Clinton may escape full trial

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The Independent Online
THE CHANCES are rising that President Bill Clinton will escape a full-scale impeachment trial. Despite furious protests from some Republicans, the most likely plansinvolve a motion of censure, which would end the saga in two weeks' time.

The US House of Representatives voted to impeach the President on two counts, but it is the other house of Congress, the Senate, that must try him. Senators, including Republicans, want to resolve the episode as rapidly as possible, given that it seems unlikely the two-thirds majority exists to oust Mr Clinton.

A deal is being thrashed out between Trent Lott, the Senate Majority Leader and chief Republican, and his opposite number from the Democrats, Tom Daschle.

"We're working on this in a way that meets both of our mutual objectives, which in large measure could be defined as doing it fairly and expeditiously," Mr Daschle said. When Mr Lott was asked if witnesses were required, he said: "I don't think so."

A preliminary motion being discussed will decide whether the Senate will ditch impeachment, over which House Republicans have laboured for months.

The House Judiciary Committee chairman, Henry Hyde, who ran the impeachment hearings and is one of the managers for the Senate trial, told Mr Lott in a letter that he was concerned the motion "would unwisely short-circuit the process.

"I agree that we must move with all deliberate speed to resolve this matter," he said. "However, we must not act so hastily that the President and the House of Representatives do not have a fair opportunity to present the case and the Senate does not have a fair opportunity to review a meaningful, factual record." It was important that at least a limited number of witnesses are called, he argued.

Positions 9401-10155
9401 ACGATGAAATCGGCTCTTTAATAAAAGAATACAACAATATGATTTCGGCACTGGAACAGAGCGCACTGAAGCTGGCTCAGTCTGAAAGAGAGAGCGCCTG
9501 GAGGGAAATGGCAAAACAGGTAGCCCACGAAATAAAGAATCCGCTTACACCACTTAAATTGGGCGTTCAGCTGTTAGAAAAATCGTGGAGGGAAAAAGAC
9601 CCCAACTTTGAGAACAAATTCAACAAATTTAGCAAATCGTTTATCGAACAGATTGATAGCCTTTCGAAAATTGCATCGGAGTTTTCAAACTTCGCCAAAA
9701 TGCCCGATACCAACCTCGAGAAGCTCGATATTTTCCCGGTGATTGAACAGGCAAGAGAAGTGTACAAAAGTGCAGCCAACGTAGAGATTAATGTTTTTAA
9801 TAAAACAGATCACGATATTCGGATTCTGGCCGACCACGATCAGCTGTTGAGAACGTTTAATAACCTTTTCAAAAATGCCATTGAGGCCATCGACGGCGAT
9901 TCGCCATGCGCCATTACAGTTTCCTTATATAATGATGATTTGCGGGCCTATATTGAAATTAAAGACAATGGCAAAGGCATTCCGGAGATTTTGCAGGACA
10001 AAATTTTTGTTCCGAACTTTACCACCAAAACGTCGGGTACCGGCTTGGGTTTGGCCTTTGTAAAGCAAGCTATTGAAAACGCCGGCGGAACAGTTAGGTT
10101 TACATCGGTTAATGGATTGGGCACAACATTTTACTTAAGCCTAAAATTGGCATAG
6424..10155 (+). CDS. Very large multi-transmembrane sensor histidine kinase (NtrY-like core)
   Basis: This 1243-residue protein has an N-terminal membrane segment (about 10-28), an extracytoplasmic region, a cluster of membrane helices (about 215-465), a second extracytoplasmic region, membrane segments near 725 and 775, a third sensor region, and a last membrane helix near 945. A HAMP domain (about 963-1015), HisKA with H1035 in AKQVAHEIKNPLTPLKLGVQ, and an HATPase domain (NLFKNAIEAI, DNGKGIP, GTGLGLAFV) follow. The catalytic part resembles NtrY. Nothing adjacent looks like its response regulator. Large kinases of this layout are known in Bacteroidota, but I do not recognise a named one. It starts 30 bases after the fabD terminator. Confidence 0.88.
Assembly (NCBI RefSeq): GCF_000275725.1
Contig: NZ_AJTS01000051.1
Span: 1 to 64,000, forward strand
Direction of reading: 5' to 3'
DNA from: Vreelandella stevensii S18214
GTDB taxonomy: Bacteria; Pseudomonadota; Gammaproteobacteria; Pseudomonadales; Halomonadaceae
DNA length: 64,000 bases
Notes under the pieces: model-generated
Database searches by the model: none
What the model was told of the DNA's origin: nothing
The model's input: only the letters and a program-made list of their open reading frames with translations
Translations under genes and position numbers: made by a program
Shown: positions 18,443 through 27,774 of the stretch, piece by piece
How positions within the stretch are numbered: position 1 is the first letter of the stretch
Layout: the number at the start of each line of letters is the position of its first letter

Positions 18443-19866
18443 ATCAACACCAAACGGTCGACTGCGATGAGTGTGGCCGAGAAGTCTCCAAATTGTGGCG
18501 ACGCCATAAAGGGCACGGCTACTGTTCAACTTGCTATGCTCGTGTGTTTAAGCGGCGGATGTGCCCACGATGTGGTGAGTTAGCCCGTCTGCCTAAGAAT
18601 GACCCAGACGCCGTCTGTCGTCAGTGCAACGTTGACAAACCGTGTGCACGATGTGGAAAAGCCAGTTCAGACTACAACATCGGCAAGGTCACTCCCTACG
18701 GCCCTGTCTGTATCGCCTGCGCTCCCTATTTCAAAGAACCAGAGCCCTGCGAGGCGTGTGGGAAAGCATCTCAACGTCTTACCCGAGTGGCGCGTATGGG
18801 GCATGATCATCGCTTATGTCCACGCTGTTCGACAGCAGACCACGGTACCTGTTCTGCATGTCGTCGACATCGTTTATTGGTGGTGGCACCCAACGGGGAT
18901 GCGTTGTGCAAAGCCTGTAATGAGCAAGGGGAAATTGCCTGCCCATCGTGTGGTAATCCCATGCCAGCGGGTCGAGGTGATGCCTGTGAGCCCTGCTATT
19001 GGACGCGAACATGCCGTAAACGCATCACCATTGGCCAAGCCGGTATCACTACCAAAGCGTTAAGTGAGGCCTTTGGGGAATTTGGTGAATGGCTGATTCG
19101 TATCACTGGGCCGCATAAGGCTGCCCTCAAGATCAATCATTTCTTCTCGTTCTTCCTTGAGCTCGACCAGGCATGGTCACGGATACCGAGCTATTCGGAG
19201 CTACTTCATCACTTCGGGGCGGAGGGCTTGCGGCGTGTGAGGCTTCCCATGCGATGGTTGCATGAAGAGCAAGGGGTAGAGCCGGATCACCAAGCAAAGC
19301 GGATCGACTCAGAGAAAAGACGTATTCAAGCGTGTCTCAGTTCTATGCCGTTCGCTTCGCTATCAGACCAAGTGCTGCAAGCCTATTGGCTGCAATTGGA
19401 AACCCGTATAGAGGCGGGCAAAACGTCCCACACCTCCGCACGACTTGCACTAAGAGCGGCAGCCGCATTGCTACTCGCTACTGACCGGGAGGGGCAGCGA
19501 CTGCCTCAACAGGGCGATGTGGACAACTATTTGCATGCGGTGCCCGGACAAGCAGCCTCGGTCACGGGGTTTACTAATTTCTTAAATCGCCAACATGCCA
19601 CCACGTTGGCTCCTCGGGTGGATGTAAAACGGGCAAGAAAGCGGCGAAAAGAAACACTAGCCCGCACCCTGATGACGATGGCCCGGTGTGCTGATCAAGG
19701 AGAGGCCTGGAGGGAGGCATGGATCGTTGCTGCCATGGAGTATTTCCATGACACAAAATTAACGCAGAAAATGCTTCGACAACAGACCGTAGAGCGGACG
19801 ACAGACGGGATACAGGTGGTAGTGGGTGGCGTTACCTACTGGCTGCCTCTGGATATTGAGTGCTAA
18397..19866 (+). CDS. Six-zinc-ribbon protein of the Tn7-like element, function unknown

Some Republican senators are also unhappy. "The most important thing here is following the constitutional process and that constitutional process is a trial - hopefully, a fair and speedy trial - and the rendering of a judgment," said Senator Phil Gramm, an influential Texas Republican.

The timetable will become clear when Congress reconvenes on 6 January.

Despite his travails, Mr Clinton is the man most admired by Americans, according to a poll by CNN, USA Today and Gallup; 18 per cent put him at the top, up from 14 per cent last year. Perhaps it should worry him, though, that other presidents headed the list when things were worst for them: Richard Nixon in 1973 (he was impeached in 1975), Jimmy Carter in 1980 (defeated the same year), and Lyndon Johnson in 1968 (he decided not to run again). The next most admired people this year were the Pope, Billy Graham and Michael Jordan.

Hillary Clinton is the most admired woman, well ahead of Oprah Winfrey, Elizabeth Dole and Baroness Thatcher.